Watch your head,” Moby says thoughtfully as he guides me up the ladder that leads from his living room to his roof. The smallish loft we’ve just left is Ikea-like in its design and decor; the walls are a stark white, and there are few decorations. It’s been his home for years—since before he sold 15 million records, before his 1999 smash “Play” was named one of Rolling Stone magazine’s “500 Greatest Albums of All Time,” and before he became one of the world’s most recognized electronic artists.
Richard Melville Hall—nicknamed Moby after family ancestor and Moby Dick author Herman Melville—hasn’t shaved for a while and is wearing an old T-shirt, faded jeans, and thick black glasses. It’s windy on the roof, which is decorated with plants. With a gorgeous view of the New York City skyline around us, and his Little Italy neighborhood directly below, the soft-spoken, courteous pop star settles down for an interview. Topic A? Jesus.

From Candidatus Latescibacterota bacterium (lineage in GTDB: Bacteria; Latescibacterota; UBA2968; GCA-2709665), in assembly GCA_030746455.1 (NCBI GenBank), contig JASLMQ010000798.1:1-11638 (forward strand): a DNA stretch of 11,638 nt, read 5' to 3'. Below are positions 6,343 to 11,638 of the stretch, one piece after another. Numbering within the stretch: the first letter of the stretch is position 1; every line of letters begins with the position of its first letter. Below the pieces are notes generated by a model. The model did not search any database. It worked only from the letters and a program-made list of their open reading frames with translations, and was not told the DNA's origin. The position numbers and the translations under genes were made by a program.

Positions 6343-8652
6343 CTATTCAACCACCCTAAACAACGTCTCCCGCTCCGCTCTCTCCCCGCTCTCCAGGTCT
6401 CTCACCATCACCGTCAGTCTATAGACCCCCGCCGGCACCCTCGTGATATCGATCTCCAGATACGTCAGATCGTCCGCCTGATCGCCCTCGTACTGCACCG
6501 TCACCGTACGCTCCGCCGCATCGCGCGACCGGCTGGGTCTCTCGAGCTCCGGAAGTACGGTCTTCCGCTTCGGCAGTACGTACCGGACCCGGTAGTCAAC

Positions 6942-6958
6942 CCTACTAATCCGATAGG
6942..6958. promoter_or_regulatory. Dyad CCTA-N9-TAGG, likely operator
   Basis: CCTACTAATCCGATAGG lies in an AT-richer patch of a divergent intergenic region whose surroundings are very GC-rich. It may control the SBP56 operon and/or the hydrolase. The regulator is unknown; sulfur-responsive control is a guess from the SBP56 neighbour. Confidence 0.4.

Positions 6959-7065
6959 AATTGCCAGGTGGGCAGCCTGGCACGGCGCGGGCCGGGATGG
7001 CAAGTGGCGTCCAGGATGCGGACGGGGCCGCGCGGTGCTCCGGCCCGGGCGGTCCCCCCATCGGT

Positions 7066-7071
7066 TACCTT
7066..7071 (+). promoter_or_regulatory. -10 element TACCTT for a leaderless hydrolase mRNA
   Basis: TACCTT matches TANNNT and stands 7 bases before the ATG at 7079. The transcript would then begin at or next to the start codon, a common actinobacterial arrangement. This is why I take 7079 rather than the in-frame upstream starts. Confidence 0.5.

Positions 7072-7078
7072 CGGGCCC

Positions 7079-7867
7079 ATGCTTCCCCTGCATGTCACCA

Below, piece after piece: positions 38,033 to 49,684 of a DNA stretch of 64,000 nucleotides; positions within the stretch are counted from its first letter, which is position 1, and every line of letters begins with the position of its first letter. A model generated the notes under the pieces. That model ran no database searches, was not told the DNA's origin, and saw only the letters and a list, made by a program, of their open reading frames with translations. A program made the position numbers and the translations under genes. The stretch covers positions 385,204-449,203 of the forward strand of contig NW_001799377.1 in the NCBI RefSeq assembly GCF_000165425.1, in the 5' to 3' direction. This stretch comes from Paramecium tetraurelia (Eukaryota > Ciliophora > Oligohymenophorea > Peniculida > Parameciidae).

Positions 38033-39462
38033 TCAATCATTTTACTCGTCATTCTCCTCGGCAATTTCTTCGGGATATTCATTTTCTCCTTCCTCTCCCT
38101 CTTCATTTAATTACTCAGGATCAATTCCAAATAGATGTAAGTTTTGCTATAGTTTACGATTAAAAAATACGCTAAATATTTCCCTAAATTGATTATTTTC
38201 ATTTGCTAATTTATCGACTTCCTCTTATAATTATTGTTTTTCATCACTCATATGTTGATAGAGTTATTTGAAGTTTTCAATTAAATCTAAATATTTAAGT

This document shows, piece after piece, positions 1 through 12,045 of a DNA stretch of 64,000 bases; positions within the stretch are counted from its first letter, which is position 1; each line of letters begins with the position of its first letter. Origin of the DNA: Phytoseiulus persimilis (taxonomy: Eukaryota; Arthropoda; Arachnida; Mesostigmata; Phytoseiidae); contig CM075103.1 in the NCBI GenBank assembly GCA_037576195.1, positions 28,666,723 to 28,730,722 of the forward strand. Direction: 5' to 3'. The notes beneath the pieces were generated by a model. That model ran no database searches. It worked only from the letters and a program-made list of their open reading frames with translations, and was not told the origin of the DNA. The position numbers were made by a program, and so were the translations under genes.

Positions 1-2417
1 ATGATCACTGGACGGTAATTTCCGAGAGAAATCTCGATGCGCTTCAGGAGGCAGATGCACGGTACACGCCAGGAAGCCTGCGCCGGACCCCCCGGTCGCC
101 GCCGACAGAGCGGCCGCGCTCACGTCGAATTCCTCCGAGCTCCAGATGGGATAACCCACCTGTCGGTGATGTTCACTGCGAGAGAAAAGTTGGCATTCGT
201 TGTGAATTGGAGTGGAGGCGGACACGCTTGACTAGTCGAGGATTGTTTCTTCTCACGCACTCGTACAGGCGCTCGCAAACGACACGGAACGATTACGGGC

“When I was around 19 or 20, I read the New Testament, specifically the gospels, and I was just struck by their divinity—the feeling that humans could not have figured this out on our own. We’re just not bright enough,” he says. “I also was struck by how utterly difficult so many of the teachings were. I was expecting a pat on the head, like, you know, ‘Go be nice to people and be forgiving and friendly.’”
The gospel teachings were so overwhelming he didn’t think he could follow them. Then he came across Matthew 11:29: “Take my yoke upon you, and learn from me; for I am gentle and humble in heart, and you will find rest for your souls.” “That put it all into focus,” Moby said. “It’s not just arbitrary, harsh teachings; it’s harsh teachings with a purpose and motivated by divine love and compassion.”